Willie Williams left his post as Philadelphia Police Commissioner to succeed Gates. The former Philadelphia Police Commissioner, Williams, who served from 1992 to 1997, was chosen because he was an outsider—the first in 40 years—and most explicitly, because he was African American. But he possessed none of the qualities needed to be the new reform chief of a riot-torn city.
He arrived knowing no one, trusting no one, and made no allies. Incurious and inept, he lacked the skills and energy to gain acceptance within the department or to reform it.
Unceremoniously dismissed five years after being hired, Williams represented a missed opportunity for meaningful reform. The Williams lesson should be a warning to Los Angeles commissioners currently examining new applicants—as well as to other cities experiencing a change in senior police management.
Thoroughly vet your candidates;
Avoid choosing a chief because he or she is a symbol. (The job’s too big and important for that.)
Bernard Parks, who succeeded Williams in 1997, was also ill-suited for the job. Smart, and knowledgeable, the 32-year LAPD veteran knew his city, and was highly regarded by his own black community, downtown politicians and department insiders. But like his predecessors, he thought he could run the LAPD as his own private fiefdom, and treat critics and the press with disdain.
He also had a quality that must be avoided in a new chief.
He was imperious—headstrong and authoritarian. So thoroughly did his inappropriately harsh and indiscriminate discipline and top-down management alienate his troops, that they lost confidence in him. Parks never got it back, and thus could not continue as an effective leader.
The lesson was clear to Charlie Beck, who served under Parks as an ambitious young officer (and inherited his seat a decade and a half later). “The way a chief treats his cops is the way that they will treat the community,” Beck later told me. “If you treat cops like fools, or if you’re over-dependent on harsh discipline, that’s what they’ll learn [and act out] on the street.”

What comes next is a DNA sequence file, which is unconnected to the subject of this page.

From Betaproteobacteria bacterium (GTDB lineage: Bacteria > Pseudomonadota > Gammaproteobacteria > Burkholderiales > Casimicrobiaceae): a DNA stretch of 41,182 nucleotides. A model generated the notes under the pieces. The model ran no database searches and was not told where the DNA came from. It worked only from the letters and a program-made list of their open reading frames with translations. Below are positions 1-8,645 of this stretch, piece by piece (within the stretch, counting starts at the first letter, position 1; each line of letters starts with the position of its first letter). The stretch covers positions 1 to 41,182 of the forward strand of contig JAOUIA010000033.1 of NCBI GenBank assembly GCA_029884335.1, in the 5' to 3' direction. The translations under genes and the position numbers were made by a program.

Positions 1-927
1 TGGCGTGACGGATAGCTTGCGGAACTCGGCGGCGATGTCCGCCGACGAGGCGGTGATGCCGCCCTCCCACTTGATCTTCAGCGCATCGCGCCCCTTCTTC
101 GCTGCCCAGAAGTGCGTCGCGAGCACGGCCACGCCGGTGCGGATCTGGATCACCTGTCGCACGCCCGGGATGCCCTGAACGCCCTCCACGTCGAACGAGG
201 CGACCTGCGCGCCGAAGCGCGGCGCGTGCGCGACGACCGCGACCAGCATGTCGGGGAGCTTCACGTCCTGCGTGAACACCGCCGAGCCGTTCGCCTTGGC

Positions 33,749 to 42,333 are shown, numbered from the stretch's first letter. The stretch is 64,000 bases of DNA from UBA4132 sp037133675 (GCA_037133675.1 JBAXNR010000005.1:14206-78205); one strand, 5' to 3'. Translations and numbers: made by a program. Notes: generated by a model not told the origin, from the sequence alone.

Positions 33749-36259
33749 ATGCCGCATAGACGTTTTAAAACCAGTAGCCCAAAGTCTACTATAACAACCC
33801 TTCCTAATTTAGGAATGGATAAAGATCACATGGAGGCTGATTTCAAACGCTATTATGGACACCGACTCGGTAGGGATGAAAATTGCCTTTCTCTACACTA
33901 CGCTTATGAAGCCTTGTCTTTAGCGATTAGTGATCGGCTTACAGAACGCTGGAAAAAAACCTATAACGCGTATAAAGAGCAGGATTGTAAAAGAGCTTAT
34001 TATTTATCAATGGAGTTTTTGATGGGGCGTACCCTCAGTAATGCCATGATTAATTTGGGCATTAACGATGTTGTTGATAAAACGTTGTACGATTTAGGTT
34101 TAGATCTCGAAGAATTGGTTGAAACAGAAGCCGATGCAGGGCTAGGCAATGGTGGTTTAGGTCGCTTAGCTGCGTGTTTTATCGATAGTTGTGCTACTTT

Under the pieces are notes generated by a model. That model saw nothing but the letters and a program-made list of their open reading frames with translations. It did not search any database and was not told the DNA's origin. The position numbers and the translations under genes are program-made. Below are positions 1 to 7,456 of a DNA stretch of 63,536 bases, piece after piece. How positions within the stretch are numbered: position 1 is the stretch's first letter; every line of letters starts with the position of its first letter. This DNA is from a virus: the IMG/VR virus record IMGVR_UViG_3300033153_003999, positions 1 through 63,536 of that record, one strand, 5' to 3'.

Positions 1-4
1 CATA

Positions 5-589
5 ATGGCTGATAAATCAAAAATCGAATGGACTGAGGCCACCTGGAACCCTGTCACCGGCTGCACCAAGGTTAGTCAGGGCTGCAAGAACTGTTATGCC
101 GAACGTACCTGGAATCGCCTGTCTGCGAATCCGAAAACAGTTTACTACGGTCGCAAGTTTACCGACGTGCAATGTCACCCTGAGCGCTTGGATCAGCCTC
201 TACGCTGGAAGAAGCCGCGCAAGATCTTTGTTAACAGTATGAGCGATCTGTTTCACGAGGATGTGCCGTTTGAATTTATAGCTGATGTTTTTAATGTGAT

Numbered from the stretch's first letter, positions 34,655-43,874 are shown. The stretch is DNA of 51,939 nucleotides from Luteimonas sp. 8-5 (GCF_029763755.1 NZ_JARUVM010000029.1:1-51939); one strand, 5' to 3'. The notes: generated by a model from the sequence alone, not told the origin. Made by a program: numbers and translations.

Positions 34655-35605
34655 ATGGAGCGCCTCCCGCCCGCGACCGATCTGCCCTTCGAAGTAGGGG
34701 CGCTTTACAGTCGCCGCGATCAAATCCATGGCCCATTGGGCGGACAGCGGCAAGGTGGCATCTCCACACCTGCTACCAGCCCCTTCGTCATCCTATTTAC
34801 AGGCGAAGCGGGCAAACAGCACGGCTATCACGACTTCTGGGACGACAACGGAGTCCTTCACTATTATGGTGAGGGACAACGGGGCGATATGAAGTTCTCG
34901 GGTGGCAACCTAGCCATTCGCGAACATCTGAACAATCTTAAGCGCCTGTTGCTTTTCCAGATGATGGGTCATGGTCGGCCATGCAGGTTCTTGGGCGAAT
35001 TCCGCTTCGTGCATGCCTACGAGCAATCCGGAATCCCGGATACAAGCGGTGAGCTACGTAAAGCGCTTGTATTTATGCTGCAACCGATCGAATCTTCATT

Becks immediate predecessor, Bill Bratton, changed the paradigm. As chief from 2002-2009, Bratton was confident, reform-minded, and willing to listen. He was an outsider and a reformer (Boston and New York) committed to rational, accountable, modern policing. He didn’t stick to an antiquated manual. He freed his field captains to tailor the organization of their divisions to different needs.
He made the LAPD a thinking organization, unafraid to take the initiative.
Bratton added two must-have qualities to the chief checklist: He was flexible and innovative.
Finally, Charlie Beck.
The current chief, Charlie Beck — native Angeleno, 40-year LAPD veteran — cemented the reforms Bratton began. His temperament is the right model for the next chief. He has internalized the way the city works and his interpersonal skills have allowed him to forge ties with the liberal police commission, the conservative police union and the city’s diverse communities.
He won rank-and-file buy-in for body cameras and a new “de-escalated” shooting policy; he absorbed criticism without public rancor.
Los Angeles knows from experience how tenuous police-community goodwill can be in a city with deep racial and economic divides, competing stakeholders and a volatile crime rate. It’s next police chief must be strong but not authoritarian, confident but not arrogant, willing to reach out in all directions, committed to best practices and constant evolution.
Los Angeles knows from experience how tenuous police-community goodwill can be in a city with deep racial and economic divides, competing stakeholders and a volatile crime rate. It’s next police chief must be strong but not authoritarian, confident but not arrogant, willing to reach out in all directions, committed to best practices and constant evolution.[/caption]
History shows that Los Angeles pays if the wrong person runs the LAPD.
The lesson for the commission and the mayor is simple: Don’t screw this up.
Joe Domanick, Associate Director of the Center on Media, Crime and Justice at John Jay College, and West Coast bureau chief of The Crime Report, is the author of two books on the LAPD. His first book, “To Protect and to Serve: The LAPD’s Century of War on the City of Dreams,” was published in 1994. His latest book, “Blue: The LAPD and the Battle to Redeem American Policing,” is now out in paperback.